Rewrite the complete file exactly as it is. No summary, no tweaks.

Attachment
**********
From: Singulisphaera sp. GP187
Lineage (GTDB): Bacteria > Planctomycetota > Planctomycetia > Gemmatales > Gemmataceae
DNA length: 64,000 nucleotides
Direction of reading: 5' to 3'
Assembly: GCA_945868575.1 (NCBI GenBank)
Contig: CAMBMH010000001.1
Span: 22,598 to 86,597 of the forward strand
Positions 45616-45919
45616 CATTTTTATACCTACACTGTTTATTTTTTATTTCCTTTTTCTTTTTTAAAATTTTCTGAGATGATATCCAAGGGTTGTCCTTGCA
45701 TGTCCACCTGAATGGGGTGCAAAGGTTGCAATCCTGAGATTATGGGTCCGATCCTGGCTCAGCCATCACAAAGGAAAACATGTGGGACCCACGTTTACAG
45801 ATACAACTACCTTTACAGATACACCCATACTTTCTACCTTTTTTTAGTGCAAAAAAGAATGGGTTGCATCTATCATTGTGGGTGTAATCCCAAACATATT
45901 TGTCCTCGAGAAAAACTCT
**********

From: Singulisphaera sp. GP187
Lineage (GTDB): Bacteria > Planctomycetota > Planctomycetia > Gemmatales > Gemmataceae
DNA length: 64,000 nucleotides
Direction of reading: 5' to 3'
Assembly: GCA_945868575.1 (NCBI GenBank)
Contig: CAMBMH010000001.1
Span: 22,598 to 86,597 of the forward strand
Positions 45616-45919
45616 CATTTTTATACCTACACTGTTTATTTTTTATTTCCTTTTTCTTTTTTAAAATTTTCTGAGATGATATCCAAGGGTTGTCCTTGCA
45701 TGTCCACCTGAATGGGGTGCAAAGGTTGCAATCCTGAGATTATGGGTCCGATCCTGGCTCAGCCATCACAAAGGAAAACATGTGGGACCCACGTTTACAG
45801 ATACAACTACCTTTACAGATACACCCATACTTTCTACCTTTTTTTAGTGCAAAAAAGAATGGGTTGCATCTATCATTGTGGGTGTAATCCCAAACATATT
45901 TGTCCTCGAGAAAAACTCT